We all know about rawhide bones, chews and treats because we’ve seen them on the pet store shelves since the 1950‘s, however, what we may not know is that rawhide products can pose many dangers for your dog.

It’s called rawhide because the hide has been left “raw” as opposed to being tanned, and processed simply by removing all meat and hair and then stretching the hide while it dries.

Rawhide is what’s left over after all the nutrients have been completely removed from a bull, bison, cow, horse, pig or water buffalo hide.

Perhaps understanding how rawhide is processed will help canine guardians understand why this product, that has been big business for pet food manufacturers since the 1950’s could ultimately be a dangerous choice for your dog.

During processing, the rawhide is soaked in a solution of ash and lye for a few days to remove all the hair, fat and meat, and then further soaked in bleach to sanitize it and to remove all traces of the ash/lye solution.

Once dried, the rawhide shrinks to approximately half of its original size, which is the major reason why this product can cause intestinal blockages.

When a dog chews a rawhide product, they ingest many harsh chemicals and when your dog swallows a piece of rawhide, that piece now can swell up to four times its size inside your dog’s stomach, which can cause anything from mild to severe gastric blockages that could become life threatening.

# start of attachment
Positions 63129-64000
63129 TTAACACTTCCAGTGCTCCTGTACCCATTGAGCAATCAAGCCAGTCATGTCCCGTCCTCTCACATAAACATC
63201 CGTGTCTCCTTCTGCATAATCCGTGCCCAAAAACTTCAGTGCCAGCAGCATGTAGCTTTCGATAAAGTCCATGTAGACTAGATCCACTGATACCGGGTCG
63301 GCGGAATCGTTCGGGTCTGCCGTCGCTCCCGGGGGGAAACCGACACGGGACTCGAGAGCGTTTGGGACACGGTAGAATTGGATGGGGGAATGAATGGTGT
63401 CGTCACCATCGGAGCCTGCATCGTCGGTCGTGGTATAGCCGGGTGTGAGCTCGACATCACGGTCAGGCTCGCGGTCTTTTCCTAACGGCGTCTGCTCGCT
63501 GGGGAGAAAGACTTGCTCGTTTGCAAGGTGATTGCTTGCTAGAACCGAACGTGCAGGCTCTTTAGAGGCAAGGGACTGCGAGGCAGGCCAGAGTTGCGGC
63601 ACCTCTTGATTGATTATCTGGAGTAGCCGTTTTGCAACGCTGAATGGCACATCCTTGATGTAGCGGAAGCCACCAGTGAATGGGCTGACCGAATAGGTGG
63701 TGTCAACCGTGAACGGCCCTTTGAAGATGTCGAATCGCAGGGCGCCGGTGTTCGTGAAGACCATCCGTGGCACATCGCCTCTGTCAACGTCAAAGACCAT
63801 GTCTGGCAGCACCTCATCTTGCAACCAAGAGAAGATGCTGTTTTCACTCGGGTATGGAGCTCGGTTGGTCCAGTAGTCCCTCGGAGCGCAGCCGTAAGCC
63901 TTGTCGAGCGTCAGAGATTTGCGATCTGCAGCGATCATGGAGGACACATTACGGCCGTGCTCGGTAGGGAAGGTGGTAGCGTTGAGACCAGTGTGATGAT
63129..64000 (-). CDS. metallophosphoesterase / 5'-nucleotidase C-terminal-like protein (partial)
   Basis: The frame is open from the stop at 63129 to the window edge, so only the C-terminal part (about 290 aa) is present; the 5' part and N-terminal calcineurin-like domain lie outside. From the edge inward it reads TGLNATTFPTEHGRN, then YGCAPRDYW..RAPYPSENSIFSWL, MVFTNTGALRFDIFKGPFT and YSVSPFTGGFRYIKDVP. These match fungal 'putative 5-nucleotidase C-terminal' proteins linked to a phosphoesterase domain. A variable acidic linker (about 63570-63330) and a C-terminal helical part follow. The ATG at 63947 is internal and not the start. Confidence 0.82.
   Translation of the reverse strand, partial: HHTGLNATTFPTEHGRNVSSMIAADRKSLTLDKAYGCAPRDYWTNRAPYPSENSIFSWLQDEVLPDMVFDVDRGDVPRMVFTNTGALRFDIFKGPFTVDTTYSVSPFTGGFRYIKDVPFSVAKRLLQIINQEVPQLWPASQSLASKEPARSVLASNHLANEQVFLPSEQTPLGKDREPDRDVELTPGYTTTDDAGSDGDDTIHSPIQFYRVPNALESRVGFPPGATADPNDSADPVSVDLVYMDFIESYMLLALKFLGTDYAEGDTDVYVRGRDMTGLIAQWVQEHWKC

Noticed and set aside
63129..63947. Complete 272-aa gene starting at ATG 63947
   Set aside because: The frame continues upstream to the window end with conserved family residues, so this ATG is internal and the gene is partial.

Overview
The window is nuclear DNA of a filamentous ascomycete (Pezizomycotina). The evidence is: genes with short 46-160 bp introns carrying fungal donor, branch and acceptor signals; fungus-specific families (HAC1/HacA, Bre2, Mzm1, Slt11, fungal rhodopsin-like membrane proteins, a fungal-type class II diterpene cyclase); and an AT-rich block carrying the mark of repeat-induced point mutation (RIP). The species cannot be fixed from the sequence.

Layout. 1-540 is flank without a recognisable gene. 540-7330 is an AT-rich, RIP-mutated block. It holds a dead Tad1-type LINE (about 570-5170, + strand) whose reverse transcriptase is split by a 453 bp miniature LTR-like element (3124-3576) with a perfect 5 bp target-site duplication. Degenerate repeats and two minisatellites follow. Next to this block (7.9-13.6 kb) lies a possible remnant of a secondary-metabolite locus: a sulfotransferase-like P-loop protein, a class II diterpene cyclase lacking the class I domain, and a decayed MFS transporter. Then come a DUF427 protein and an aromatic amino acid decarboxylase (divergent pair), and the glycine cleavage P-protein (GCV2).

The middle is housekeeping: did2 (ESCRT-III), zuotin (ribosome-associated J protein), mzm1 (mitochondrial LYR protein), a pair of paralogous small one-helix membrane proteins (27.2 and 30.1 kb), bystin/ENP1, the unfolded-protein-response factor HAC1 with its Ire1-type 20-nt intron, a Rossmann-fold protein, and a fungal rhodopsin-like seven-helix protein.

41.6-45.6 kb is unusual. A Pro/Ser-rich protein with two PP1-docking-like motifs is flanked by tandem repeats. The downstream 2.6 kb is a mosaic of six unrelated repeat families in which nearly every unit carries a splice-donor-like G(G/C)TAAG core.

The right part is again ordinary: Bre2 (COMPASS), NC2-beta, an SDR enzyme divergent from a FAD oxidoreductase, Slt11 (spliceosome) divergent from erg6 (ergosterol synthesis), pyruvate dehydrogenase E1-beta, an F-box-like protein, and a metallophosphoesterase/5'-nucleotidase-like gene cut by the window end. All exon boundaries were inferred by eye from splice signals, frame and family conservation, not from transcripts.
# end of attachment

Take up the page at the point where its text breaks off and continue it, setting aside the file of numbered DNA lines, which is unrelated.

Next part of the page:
FACT: many surgeries are performed to remove stomach and intestinal blockages from swallowed pieces of rawhide.

FACT: Rawhide often provokes aggressive behavior in otherwise friendly, normally non-aggressive dogs who find it so delicious and addictive that they will jealously protect it from other dogs, from children and other family members. Dogs that would never display aggression over other food items, toys or nylon bones become quick to growl, snap, bite or get into fights with another dog or human who might try to interfere with their prized rawhide.

NOTE: rawhide is not considered a food item, and therefore is not required to be covered by any labeling, consumer or content laws.
Other than the possibility of life threatening gastric blockages, another primary problem with rawhide chews is the bacteria in rawhide (such as Salmonella) that can cause severe gastrointestinal upset that can make your dog very sick, causing vomiting and diarrhea for many days at a time.

If you need still more reasons to deter you from buying rawhide treats for your dog, you might want to know that some manufacturers staple their rawhide chews to prevent them from unraveling, which means your dog could also be swallowing staples.

Because rawhide is not a regulated food item, this means that it could be an extreme danger for your dog, especially when imported from foreign countries, who may use arsenic, lead, titanium oxide, formaldehyde, chromium salts, mercury, cadmium and bromine in the manufacturing process, as well as high levels of toxic preservatives and harmful antibiotics, which can make your dog very sick.
While white rawhide chews may have a greater market appeal to consumers, who assume that because they look cleaner, that this must also mean that they are healthier for our fur friends, keep in mind that some countries use toxic titanium oxide to turn the rawhide white.
Further, many chews are basted with a flavor coating to make them more appealing to our dogs. However, once the chew becomes wet from your dog’s saliva, the color begins to come off and may cause staining to your carpeting or your dog’s fur.